Here's principle No. 2. We can usually know what ranks first in any person's scale of values by observing what he or she actually chooses to do. Now, just to show you that I am open to criticism, I used to use the word 'always' in here. We can always know what ranks first in any person's scale of values by observing what he or she chooses to do. But somebody raised an objection which I immediately knew was correct. Can you think what that objection would be? I was thinking of a person who is trying to deceive me. And we have students here who do that quite often, that is they try to deceive me, they never succeed, but they try. In my book, or at least in something that I written, I used this example. Supposed I know a friend who knows that I believe Principle No. 2 and he's going to fool me. So he invites me to lunch and I happen to know that he hates liver and onions. And he is obsessed with fried chicken wings. This guy is easy to pin down. So the waitress comes over, and he's got the menu and I order whatever I order. And I expect him to order fried chicken wings, and he says, "Please bring me the biggest order you can of liver and onions'. Well my jaw drops open, but immediately I know what he's doing. He's trying to prove my theory is wrong. See? So after they bring the liver and onions and I watch him gag it down, what a price he's paying to prove that I am wrong, he says, 'aha, I've got you, Nash. I know your crazy theory that we can know what ranks highest in a person's scale of values by observing what they do. I've just proven your theory is wrong. Because what I most wanted was fried chicken wings. The food I wanted least was this crummy liver and onions. And in a few minutes, I've got to leave the room and get rid of that liver and onions. But at least I’ve got the satisfaction of proving you wrong'. And I say, 'You didn't fool me at all. You see the mistake you made was thinking that I would believe that when you chose liver and onions that you really wanted liver and onions that rank highest in your scale of values. What really rank highest in your scale of values was proving me wrong. It wasn't the food, you fool. And you can't prove my theory is wrong. So you didn't want food at all. What ranked highest for you was proving Nash wrong, and you failed. And it serves you right. I hope you suffer all night eating that awful food'. Now, everybody in the audience of 500 people are just chuckling because they know that I don't mean that literally. There are some people who think that I mean everything I say but you know me better than that.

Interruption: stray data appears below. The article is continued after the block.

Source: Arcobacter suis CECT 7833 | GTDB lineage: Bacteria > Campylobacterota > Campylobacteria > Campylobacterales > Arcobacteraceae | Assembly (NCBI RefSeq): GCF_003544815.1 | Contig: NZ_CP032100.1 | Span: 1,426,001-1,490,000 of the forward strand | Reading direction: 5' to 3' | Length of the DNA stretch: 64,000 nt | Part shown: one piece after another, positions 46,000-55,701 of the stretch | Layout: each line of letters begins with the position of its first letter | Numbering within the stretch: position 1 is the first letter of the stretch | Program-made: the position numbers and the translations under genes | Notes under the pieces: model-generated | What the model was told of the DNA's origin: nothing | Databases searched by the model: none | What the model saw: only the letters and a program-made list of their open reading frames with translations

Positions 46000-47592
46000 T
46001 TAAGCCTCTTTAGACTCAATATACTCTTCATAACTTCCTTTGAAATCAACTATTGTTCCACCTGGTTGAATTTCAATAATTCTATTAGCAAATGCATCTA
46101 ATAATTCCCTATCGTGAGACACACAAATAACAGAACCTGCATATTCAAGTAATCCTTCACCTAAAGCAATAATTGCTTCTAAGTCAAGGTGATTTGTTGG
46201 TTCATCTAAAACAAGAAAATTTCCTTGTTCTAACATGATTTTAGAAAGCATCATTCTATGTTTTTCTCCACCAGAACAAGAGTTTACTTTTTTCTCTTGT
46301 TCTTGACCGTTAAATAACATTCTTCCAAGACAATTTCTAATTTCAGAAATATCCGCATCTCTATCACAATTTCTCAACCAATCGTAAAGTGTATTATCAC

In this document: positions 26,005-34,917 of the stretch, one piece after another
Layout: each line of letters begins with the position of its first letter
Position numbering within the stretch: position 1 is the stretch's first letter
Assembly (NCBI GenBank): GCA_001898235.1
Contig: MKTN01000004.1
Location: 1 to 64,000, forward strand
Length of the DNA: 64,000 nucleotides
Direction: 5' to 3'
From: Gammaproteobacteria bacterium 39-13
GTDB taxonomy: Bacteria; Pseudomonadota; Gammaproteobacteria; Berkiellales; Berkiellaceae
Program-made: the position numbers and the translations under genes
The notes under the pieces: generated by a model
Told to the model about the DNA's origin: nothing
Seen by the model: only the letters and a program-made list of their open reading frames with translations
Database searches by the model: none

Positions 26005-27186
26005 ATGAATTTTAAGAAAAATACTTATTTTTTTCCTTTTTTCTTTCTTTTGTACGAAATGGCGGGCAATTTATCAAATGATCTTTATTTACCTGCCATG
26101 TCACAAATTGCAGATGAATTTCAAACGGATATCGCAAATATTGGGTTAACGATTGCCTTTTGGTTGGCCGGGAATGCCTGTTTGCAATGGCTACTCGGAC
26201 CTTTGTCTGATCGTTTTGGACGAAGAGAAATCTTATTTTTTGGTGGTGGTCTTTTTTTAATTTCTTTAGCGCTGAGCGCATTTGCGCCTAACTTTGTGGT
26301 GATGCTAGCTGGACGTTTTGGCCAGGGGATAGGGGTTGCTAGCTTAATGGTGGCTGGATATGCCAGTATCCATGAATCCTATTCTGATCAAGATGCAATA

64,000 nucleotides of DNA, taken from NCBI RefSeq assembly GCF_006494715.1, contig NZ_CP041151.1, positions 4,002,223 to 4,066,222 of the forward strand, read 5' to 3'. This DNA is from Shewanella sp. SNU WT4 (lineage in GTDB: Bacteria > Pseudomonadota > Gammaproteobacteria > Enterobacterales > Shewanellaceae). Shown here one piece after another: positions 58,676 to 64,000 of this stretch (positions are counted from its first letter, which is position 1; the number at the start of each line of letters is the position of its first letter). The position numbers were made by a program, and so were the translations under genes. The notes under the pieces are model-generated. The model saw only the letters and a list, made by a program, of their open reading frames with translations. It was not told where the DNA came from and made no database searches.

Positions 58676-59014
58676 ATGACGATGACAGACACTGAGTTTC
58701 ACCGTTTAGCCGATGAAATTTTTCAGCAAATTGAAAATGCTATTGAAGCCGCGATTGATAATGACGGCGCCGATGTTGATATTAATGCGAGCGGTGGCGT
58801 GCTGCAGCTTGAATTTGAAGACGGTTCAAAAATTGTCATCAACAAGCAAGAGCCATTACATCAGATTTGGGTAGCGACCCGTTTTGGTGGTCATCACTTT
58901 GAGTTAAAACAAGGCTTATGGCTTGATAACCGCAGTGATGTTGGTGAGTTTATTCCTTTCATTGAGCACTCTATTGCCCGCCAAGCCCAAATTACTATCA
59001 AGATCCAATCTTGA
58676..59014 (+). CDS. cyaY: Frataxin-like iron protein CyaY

Now, here's principle No. 3. Economic value is always subjective. Notice-hear the word 'always' does not frighten me. Economic value is always subjective. Now what does that mean? This means that the value humans assign to any economic good,( I'll come back and define the term 'economic good'), this means that the value that humans assign to any economic good reflects considerations inside of that person. Economic value is never objective. That is it is never inherent in the object. Economic value is always subjective. Let me define the term 'economic good'. Something is economic good if people desire it and are willing to bear whatever that good cost. Now the cost of anything could be money cost, that is you might have to pay some money for it. But something could be an economic cost even if it is economically free, that is it doesn't cost any money. But if it at least cost you time, energy, then it's an economic good. If it is scarce enough to require some choice. The opposite of an economic good is a free good. A free good is something that is so easily attainable that it requires no sacrifice. For example, in this particular room at this particular time, breathing fresh air is a free good. Doesn't cost you anything. You're not giving up anything to breathe clean air in this particular building. Water is a free good. When I poured water over the ice in my Cleveland Indian mug it didn't cost anything. There was no sacrifice. Not only to have good water but to know it’s free. That's great. It is a mistake to think that economic value is objective. Take for example, I'm thinking right now of the McDonald's restaurant down the street and the millions of people around the world who at this particular moment are saying 'Give me a quarter pounder, fries, and a coke', which will kill you eventually. All that fat, all the caffeine, all the sugar, oh my goodness, and then the quarter pounder itself. Now I'm joking. I eat quarter pounders as much as any Hindu in the world does. I love quarter pounders. But, why do people drive 5 miles, stand in line for 30 minutes, pay 5-6 dollars for a quarter pounder? Because it inherently got that value? No, because the subjective value of that sandwich has a certain ranking in their personal scale of values. There are people who become obsessed with having a quarter pounder. It even obsesses me every now and then, about every 5 years. I just got to have a quarter pounder. But it's subjective. There's nothing to do with [objectivity], maybe I may want one tonight, I don't know.